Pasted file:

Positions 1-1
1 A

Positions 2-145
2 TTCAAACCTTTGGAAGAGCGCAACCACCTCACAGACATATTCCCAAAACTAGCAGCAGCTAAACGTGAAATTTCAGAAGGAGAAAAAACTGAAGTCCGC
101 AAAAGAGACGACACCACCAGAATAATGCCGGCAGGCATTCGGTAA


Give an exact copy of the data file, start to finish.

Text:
Positions 1-1
1 A

Positions 2-145
2 TTCAAACCTTTGGAAGAGCGCAACCACCTCACAGACATATTCCCAAAACTAGCAGCAGCTAAACGTGAAATTTCAGAAGGAGAAAAAACTGAAGTCCGC
101 AAAAGAGACGACACCACCAGAATAATGCCGGCAGGCATTCGGTAA